Queued up this month was the rock doc, A Band Called Death, about an enigmatic Detroit trio whose music was initially ignored or dismissed, only to be rediscovered and embraced by later generations. This subject is hardly novel (the excellent 2012 Oscar-winning Searching For Sugar Man immediately comes to mind). However, what makes up for A Band Called Death‘s lack of originality as a film is the warmth that lies in the abiding family bonds and winning decency of the group’s surviving members.
And the Hackney family (Dennis on drums, Bobby on bass, David on guitar) likely needed that unity as young black men playing hard-rocking “white boy music” in the early 1970s when black musicians were deep in the R&B moment. Inspired by Pete Townshend’s windmilling intensity, Alice Cooper’s gothic theatricality, and the pandemonium of The Beatles’ invasion, visionary songwriter and guitarist David Hackney pushed his brothers to perform loud, fast, politically engaged anthemic rock that presaged punk’s raucous passion and rebellion. Before you say it – Death predated Bad Brains.
The documentary heralds the Hackneys as being the originators of the sound that would eventually become known as Punk – and the Hackney trio even predated fellow Detroit punk originators, The Stooges. Death’s nearly forgotten existence was revived in the late 2000s when their self-published singles resurfaced nearly forty years – long after the brothers had moved on, with families and new music, and David, the band’s creative but troubled leader, had died. Bless you, Internet.
Now, three black men from Detroit playing angry, confrontational rock would be a hard sell even today, but it was damn near impossible in the early 1970s. Aside from the color barrier, it was the group’s name – Death – that proved an even greater impediment to the band’s success. In a pivotal story to Death’s mythology, tastemaker Clive Davis offered to make the band members famous if they simply picked a more commercial name for the group. Within the context of the yet-to-be-defined punk ethics, the Davis deal was a Faustian bargain. Davis was offering to have the Hackney’s sound heard around the world, at the cost of losing something central to its identity. A more pragmatic musician might have rationalized the name change as an acceptable, superficial price for becoming viable in a hostile industry, but Death would never have roared into existence if David Hackney had been practical. He set out to play chords like Townshend and leads like Jimi Hendrix; he wasn’t about to curtail his ambition to accommodate lesser minds. Davis’ offer was refused, and soon thereafter, the trio imploded.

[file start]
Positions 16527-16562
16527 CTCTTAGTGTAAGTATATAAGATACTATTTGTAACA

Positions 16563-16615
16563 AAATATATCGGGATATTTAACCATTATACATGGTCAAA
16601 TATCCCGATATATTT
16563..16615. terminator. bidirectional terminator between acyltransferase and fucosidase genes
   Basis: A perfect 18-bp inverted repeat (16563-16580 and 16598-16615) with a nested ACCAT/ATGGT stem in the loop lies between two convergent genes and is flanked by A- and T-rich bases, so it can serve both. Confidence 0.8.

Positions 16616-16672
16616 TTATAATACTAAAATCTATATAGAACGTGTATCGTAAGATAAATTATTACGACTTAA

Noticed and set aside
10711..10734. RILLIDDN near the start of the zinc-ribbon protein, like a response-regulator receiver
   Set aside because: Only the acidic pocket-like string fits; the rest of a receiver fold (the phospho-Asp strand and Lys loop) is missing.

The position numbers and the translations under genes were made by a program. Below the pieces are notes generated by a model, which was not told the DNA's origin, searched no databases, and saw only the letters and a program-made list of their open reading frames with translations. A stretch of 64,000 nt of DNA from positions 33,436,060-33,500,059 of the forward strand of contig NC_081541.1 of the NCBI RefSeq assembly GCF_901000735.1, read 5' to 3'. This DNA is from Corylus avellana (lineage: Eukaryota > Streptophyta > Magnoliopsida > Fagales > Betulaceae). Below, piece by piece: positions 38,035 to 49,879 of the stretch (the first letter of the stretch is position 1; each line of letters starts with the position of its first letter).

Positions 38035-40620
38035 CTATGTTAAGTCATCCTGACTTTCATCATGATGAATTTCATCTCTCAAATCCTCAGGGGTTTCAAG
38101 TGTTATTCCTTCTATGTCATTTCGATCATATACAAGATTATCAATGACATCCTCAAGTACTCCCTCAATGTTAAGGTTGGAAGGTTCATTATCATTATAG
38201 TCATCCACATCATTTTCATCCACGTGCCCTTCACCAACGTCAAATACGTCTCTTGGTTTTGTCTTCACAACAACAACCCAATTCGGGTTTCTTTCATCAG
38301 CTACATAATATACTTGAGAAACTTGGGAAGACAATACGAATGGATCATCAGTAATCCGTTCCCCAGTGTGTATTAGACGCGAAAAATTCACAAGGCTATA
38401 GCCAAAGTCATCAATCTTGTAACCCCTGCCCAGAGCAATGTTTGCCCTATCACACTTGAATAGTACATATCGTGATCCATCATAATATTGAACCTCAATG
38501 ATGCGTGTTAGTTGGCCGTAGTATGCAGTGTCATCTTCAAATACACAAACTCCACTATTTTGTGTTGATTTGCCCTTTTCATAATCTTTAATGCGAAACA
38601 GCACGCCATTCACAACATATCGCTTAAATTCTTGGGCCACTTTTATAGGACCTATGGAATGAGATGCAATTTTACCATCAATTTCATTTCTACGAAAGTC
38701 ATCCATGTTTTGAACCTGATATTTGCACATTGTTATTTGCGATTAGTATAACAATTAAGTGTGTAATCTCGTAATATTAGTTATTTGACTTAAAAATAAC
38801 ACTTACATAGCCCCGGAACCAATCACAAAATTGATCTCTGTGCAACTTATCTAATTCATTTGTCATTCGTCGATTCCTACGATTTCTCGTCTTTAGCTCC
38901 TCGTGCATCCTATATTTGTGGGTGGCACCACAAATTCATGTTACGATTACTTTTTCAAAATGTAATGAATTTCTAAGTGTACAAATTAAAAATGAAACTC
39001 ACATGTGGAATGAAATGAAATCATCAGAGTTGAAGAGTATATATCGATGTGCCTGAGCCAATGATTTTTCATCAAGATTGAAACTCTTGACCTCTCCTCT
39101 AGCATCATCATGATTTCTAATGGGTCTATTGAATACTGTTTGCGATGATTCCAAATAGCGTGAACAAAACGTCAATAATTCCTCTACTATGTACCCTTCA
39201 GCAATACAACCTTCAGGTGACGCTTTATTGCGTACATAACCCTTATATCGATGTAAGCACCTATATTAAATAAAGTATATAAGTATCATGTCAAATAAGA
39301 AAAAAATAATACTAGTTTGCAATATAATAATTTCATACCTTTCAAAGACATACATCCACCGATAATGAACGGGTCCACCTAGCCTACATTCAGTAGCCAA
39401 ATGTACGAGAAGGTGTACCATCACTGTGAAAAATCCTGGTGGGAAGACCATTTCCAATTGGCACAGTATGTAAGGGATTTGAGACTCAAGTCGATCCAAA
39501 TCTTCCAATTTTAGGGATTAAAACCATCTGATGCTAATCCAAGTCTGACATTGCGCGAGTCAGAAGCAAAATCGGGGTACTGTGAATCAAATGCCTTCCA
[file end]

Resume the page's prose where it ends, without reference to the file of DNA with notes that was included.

After Death’s demise, the brothers channeled their spiritual convictions into a new group called The 4th Movement, but David Hackney never got over the failure of his audacious vision for Death. He became an alcoholic and died in 2000 of lung cancer.
There isn’t much footage of Hackney in A Band Called Death. Since Death was a commercial nonentity during its heyday, the filmmakers didn’t have music videos, live footage, TV appearances, or even a studio album to draw on. And yet, the visionary David dominates the film. His magnetic, larger-than-life personality comes alive through the anecdotes shared by his brothers, nephews, bandmates, and everyone else who loved him and mourned him and his band.
Like Searching For Sugar Man, A Band Called Death is bifurcated: The first half is devoted to its subject’s failure to attract contemporary audiences, while the second half is devoted to later generations discovering and resurrecting the music. Over the course of the documentary, Death’s tragedy evolves into triumph. Much like how the Clive Davis offer destroyed the band, the resurfacing of Death’s one rare, extremely valuable single, along with other long-abandoned demos, is the catalyst for Death’s resurrection. These unearthed recordings are assembled into the 2009 Drag City released album, For The Whole World To See, to much critical praised.
A Band Called Death excels as a familial love story that echoes through the generations, as Death’s music is discovered by Bobby and Dannis’ sons, who grew up in households rich with music and togetherness. This latter generation had no idea of their family’s secret legacy as overlooked punk-rock pioneers. This new generation of Hackneys begins covering old Death songs and, eventually, the long dormant light on this pioneering band begins flickering with interest.
With the reformed Death, the surviving Hackney brothers now perform angry, defiant music from a place of peace and acceptance. Although they have ample reason to be bitter toward the music industry, the surviving Hackney brothers exude nothing but humility and gratitude for this opportunity to cement the vision of their late brother.
Consequently, the documentary doubles as a powerful testament to the transcendent power of music and its capacity for eclipsing racial, social, and economic barriers. Hell, in the case of the Hackneys, the power of music even transcends the finality of death. A Band Called Death is a beautiful tribute to a man whose vision was too bold and revolutionary for his lifetime, but was ultimately too powerful to be denied.